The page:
Home National Shooter in Heflin Bear Incident Receives Probation and Fine

Shooter in Heflin Bear Incident Receives Probation and Fine

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Shooting at a black bear has consequences in Alabama. Justin Gossage, 24, was arrested and charged with attempting to take a black bear in Heflin, Ala, in June. During a court hearing in Cleburne County District Court on August 5, Gossage pleaded guilty to the shooting and received a one-year suspended jail sentence, nine months supervised probation and was fined $2,000 plus court costs.

In Alabama, shooting at a black bear is a Class A misdemeanor, which carries a potential minimum fine of $2,000. Other penalties for attempting to take a black bear include the loss of hunting and fishing license privileges for three years and possible jail time.

Bear sightings in Alabama have been increasing in recent years. The bear in Heflin was unharmed by the incident and was allowed to find its way back into a wooded area near Sugar Hill Road where the shots were fired.

Capt. Johnny Johnson, Supervising Conservation Enforcement Officer with the Alabama Division of Wildlife and Freshwater Fisheries (WFF) District 2 Office, assisted in the initial investigation and said anyone shooting at a black bear risks serious consequences.

“Hopefully this court action will send a message and deter future violations related to our sparse black bear population,” Johnson said. “If you see a black bear, leave it alone. We want and welcome them in Alabama.”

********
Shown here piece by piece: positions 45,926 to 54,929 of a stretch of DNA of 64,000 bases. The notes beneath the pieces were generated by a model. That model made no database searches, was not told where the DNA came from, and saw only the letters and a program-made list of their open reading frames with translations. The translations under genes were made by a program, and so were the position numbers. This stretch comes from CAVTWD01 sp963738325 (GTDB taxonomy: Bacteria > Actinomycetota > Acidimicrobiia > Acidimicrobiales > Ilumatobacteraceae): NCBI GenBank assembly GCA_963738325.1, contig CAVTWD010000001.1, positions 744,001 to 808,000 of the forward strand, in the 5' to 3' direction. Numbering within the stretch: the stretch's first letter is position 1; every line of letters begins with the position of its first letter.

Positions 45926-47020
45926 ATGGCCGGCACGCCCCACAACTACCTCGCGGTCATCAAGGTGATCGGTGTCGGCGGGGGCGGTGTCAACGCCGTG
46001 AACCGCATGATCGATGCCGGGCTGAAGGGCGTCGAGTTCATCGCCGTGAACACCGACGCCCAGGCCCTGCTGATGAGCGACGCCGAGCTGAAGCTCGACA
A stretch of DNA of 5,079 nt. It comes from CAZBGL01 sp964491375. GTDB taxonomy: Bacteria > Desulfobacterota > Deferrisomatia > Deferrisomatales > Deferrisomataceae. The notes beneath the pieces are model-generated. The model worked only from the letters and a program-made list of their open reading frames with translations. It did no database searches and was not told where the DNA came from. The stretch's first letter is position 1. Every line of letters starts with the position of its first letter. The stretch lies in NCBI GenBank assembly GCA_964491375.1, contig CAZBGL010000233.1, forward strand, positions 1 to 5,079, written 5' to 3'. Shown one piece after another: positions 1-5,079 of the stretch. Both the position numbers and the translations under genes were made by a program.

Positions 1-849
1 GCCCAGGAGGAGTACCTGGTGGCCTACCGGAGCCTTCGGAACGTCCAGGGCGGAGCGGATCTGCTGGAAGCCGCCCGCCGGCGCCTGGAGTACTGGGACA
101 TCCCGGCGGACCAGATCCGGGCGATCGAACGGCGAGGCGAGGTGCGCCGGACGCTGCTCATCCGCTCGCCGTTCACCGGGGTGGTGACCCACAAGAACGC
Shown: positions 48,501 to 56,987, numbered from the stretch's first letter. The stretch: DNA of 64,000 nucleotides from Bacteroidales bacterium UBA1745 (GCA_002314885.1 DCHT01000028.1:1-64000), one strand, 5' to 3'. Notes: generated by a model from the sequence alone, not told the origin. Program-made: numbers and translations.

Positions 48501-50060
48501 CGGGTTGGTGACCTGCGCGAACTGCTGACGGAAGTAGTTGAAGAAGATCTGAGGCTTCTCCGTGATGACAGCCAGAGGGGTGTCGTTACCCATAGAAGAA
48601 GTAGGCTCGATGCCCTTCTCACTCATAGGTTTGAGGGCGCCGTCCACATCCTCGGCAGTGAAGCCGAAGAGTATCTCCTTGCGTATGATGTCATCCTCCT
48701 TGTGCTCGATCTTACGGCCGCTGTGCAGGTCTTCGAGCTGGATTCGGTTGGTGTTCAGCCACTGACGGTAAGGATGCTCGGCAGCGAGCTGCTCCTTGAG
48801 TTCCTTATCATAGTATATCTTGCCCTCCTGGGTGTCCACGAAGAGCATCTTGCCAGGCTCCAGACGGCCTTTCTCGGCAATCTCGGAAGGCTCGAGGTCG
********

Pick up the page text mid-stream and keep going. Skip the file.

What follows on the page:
Historically, a small population of black bear has remained rooted in southwest Alabama, primarily in Mobile and Washington counties. In recent years, bears migrating from northwest Georgia have established a small but viable population in northeast Alabama. WFF is currently working with other state and federal agencies to collect data on the state’s black bear population and movements.

Black bears are secretive, shy animals that will avoid human interaction. To avoid accidently attracting a bear to your home, feed pets just enough food that they can consume in one meal. Secure uneaten pet food, trash bins, bird and other wildlife feeders, as they are easy pickings for hungry young bears.

If you are lucky enough to encounter/observe a black bear, WFF offers these suggestions:

• Do not be frightened
• Do not approach the animal
• Do not run from the bear; back away slowly
• Stand tall and upright and make loud noises
• Avoid direct eye contact with the bear
• Make sure the bear has an unobstructed direction to escape
• Never purposely feed a bear

The public is encouraged to report black bear sightings online at https://game.dcnr.alabama.gov/BlackBear/. Black bear sightings can also be reported to WFF district wildlife offices, or by email to Thomas Harms at Thomas.Harms@dcnr.alabama.gov.

The Alabama Department of Conservation and Natural Resources promotes wise stewardship, management and enjoyment of Alabama’s natural resources through four divisions: Marine Resources, State Lands, State Parks, and Wildlife and Freshwater Fisheries. To learn more about ADCNR, visit www.outdooralabama.com.

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